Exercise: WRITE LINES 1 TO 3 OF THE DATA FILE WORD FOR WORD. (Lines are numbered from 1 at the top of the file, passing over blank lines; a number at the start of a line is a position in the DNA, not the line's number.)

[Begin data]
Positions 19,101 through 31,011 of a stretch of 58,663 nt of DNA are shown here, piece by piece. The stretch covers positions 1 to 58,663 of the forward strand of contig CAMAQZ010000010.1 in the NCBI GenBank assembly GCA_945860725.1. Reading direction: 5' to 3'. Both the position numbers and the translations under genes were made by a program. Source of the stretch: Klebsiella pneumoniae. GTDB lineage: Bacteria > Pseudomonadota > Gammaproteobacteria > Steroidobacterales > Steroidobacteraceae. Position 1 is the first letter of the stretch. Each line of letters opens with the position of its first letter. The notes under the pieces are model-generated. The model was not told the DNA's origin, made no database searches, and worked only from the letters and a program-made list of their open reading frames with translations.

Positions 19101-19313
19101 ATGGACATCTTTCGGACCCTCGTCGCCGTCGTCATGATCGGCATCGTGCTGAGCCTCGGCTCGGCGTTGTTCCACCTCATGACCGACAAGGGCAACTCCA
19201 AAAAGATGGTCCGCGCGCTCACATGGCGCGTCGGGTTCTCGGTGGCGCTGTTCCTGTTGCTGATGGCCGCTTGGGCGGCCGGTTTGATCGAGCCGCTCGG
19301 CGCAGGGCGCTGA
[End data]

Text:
Positions 19,101 through 31,011 of a stretch of 58,663 nt of DNA are shown here, piece by piece. The stretch covers positions 1 to 58,663 of the forward strand of contig CAMAQZ010000010.1 in the NCBI GenBank assembly GCA_945860725.1. Reading direction: 5' to 3'. Both the position numbers and the translations under genes were made by a program. Source of the stretch: Klebsiella pneumoniae. GTDB lineage: Bacteria > Pseudomonadota > Gammaproteobacteria > Steroidobacterales > Steroidobacteraceae. Position 1 is the first letter of the stretch. Each line of letters opens with the position of its first letter. The notes under the pieces are model-generated. The model was not told the DNA's origin, made no database searches, and worked only from the letters and a program-made list of their open reading frames with translations.

Positions 19101-19313
19101 ATGGACATCTTTCGGACCCTCGTCGCCGTCGTCATGATCGGCATCGTGCTGAGCCTCGGCTCGGCGTTGTTCCACCTCATGACCGACAAGGGCAACTCCA